I was afraid of cows for a long time. There were many reasons for my fear, with their sheer size being one of them. I found it difficult to comprehend how such a huge head could still be one and the same as their rump and the tail. Various stories contributed to the fear as well, such as one about my cousin, who was once chased across a field by a cow. The cow caught up with him and gored him. Or about an aunt, who, while milking the cow, was kicked in the head by it, and she fell off a stool and lost consciousness. 


But, above all, I was filled with terror and horror by the cow’s voice. Both by the bass murmur, when they were calm, and the baritone-tenor-like roar made in agitation. I didn’t understand their language. Their vocal productions somehow didn’t link with what I thought were their intentions.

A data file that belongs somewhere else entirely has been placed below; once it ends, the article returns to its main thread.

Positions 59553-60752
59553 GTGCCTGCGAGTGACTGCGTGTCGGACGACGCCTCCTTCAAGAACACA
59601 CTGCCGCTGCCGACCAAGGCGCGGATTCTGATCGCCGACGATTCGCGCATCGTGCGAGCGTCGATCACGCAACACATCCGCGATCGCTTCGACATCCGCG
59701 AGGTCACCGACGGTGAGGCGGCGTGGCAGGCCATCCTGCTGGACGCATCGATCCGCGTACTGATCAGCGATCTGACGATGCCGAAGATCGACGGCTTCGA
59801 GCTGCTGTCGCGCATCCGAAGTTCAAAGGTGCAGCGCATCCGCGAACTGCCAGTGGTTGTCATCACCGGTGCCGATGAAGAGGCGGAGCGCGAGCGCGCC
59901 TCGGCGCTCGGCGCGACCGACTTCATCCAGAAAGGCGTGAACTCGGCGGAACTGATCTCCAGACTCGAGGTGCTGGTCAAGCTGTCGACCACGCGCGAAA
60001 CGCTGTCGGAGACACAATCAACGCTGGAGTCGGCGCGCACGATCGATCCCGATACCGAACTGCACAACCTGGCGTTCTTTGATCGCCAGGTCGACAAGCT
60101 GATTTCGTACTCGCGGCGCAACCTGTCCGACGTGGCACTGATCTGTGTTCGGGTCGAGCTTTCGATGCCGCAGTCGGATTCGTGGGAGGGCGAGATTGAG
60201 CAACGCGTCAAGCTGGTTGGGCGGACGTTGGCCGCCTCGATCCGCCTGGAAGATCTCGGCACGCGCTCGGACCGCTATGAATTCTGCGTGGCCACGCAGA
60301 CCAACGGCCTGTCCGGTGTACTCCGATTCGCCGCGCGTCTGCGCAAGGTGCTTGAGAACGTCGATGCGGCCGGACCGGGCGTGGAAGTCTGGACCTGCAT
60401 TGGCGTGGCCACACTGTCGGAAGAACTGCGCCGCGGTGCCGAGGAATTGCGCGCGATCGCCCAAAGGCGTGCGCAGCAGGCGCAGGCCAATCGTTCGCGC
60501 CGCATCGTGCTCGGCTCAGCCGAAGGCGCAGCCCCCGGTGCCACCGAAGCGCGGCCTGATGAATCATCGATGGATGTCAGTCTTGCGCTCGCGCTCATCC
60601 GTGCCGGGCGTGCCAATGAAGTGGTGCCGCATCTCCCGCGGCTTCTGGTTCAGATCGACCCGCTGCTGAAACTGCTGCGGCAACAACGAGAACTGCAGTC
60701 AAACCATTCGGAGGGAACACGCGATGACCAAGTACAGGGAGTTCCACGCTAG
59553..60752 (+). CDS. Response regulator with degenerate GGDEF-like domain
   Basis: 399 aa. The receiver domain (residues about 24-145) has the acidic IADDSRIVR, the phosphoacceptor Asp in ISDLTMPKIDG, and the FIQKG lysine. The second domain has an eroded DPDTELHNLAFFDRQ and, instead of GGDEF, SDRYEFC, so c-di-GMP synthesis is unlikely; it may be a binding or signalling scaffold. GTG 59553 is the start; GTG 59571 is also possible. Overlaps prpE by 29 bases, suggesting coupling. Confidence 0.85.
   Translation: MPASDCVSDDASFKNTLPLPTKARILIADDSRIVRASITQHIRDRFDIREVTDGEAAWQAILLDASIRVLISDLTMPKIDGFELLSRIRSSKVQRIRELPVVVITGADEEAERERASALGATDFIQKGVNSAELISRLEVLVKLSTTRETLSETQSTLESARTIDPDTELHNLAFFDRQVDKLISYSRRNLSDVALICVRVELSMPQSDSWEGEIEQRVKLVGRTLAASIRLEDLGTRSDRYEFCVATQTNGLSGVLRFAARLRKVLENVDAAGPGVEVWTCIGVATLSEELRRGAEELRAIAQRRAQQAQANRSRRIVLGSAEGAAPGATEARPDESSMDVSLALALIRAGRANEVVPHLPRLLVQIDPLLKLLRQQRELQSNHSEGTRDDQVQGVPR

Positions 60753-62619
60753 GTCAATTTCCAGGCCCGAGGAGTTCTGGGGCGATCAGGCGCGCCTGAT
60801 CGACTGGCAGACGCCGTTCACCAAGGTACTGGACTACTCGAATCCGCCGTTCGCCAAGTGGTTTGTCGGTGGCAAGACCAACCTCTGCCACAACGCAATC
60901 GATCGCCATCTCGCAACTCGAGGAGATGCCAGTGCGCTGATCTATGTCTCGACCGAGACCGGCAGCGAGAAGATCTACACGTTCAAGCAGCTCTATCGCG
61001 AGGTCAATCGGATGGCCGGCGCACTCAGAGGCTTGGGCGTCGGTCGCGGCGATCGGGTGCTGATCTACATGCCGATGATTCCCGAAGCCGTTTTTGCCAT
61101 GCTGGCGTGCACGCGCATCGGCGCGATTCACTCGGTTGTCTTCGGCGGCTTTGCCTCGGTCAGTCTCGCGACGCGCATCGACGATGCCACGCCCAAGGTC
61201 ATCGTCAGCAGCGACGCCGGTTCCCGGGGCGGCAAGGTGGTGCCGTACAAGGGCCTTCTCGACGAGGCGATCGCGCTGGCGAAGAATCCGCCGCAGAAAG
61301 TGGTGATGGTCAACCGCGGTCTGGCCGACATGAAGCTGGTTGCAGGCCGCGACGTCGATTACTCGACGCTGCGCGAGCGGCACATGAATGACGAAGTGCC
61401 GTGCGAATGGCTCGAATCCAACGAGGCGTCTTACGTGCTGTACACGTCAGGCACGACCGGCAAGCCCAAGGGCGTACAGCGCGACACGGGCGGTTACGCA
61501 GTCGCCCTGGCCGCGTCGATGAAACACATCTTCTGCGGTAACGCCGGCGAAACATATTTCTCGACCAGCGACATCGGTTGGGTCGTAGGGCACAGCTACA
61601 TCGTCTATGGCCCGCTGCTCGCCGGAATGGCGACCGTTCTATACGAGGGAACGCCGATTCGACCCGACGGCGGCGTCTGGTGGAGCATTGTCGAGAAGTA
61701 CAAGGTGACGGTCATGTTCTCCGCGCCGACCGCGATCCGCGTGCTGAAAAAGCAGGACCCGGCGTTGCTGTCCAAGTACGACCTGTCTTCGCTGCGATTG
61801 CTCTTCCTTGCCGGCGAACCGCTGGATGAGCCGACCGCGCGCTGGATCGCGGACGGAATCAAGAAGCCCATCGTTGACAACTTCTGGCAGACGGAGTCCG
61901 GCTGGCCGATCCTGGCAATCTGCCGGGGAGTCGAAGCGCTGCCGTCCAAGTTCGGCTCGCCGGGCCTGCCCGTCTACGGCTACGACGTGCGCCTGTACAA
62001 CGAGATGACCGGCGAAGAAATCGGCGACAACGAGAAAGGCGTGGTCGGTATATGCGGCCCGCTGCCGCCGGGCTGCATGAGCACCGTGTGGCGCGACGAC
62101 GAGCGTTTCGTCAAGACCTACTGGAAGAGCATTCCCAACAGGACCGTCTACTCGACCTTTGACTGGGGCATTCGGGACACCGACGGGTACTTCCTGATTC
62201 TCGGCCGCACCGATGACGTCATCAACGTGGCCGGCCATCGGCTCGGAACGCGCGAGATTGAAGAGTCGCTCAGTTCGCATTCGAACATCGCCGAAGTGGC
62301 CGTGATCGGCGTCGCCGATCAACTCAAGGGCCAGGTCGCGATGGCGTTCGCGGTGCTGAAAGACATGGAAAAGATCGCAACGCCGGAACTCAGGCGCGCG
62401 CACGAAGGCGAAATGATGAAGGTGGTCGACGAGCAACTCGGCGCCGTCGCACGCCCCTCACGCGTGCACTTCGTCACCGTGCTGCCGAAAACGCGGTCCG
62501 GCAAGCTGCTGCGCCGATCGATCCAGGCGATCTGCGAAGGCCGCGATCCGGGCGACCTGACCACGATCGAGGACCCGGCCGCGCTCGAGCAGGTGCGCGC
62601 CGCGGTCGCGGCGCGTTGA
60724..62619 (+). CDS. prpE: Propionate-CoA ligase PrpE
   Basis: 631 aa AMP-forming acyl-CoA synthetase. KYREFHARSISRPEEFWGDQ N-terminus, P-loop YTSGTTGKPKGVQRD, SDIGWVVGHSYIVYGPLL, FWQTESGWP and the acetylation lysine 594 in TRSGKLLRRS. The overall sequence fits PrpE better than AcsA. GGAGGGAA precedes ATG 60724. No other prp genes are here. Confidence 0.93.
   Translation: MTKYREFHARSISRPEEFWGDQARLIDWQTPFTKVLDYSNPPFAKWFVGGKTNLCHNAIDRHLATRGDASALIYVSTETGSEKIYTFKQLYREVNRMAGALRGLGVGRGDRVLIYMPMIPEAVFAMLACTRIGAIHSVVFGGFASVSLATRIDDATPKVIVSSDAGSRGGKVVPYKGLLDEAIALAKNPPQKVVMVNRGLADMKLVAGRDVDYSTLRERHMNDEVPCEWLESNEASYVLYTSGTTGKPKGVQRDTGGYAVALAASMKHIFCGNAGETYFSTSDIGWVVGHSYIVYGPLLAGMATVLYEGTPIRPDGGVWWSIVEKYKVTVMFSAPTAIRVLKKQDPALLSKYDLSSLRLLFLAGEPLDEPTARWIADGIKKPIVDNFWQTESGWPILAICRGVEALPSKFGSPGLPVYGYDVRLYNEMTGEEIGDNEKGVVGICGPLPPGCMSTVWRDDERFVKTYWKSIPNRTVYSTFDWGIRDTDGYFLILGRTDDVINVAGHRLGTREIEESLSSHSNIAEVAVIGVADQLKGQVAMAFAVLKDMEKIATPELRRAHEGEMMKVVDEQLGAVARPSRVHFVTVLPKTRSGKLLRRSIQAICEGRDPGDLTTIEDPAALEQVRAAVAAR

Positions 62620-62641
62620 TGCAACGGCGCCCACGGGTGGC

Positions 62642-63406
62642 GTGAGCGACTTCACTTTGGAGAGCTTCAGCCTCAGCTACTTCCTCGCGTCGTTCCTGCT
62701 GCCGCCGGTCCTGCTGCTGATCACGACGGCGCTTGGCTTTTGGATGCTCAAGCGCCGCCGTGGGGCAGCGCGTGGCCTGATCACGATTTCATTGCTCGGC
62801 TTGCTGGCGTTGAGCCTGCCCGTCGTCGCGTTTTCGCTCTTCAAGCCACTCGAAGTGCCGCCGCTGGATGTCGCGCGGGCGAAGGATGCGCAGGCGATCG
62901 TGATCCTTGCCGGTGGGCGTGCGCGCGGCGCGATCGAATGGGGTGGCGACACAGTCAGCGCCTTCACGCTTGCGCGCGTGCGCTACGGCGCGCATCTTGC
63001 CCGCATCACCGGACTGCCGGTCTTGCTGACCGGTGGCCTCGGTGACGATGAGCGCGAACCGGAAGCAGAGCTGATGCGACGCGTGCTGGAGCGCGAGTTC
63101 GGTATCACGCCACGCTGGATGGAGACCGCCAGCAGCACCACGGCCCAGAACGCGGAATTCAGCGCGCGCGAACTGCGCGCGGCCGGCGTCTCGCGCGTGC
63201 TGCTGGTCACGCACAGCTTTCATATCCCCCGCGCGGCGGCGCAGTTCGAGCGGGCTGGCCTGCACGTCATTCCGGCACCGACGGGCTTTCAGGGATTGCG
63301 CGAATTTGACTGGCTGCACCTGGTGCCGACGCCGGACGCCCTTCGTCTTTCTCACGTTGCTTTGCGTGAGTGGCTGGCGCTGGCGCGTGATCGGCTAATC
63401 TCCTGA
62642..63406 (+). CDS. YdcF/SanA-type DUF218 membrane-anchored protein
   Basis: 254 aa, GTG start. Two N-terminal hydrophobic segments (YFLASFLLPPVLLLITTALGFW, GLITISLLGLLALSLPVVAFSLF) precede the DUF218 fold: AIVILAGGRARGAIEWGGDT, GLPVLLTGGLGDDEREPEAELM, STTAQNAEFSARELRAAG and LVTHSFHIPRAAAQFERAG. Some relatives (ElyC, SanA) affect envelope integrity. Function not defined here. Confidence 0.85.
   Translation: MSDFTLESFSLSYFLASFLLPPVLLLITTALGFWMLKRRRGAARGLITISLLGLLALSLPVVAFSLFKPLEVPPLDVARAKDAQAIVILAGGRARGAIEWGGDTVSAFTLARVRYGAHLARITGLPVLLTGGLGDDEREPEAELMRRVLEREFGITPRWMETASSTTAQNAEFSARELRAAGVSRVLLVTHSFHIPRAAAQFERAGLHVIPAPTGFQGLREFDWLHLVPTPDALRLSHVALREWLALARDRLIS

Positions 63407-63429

I was once given a cow horn as a gift. I was told that a cow had shed it. I stared at it for a long time, unable to believe it was the real thing. It seemed unnaturally small to me. I was surprised by its structure. In no way could I imagine how a cow would perform such an act of shedding.


And I recently stopped being afraid of cows. After meeting one Malina face to face. She was pregnant. I stood in front of her for a long time. Her baby was moving around in her belly. She looked back at me with indifference, no threat at all. She nudged me with her nose.


I got through a difficult moment in the piece. I wanted to combine one cheerful quote with an intensely sad piece of text. Because that’s what the text suggests and because I felt it was a very valid lead myself. But it wasn’t working out. I stood still, like a cow, for a few days. Until finally, yesterday, in one spurt, I wrote the entire piece. Minute fifteen, where I’m currently at, means that I am approaching the end of phase one (of two).


(transl. Magdalena Małek-Andrzejowska)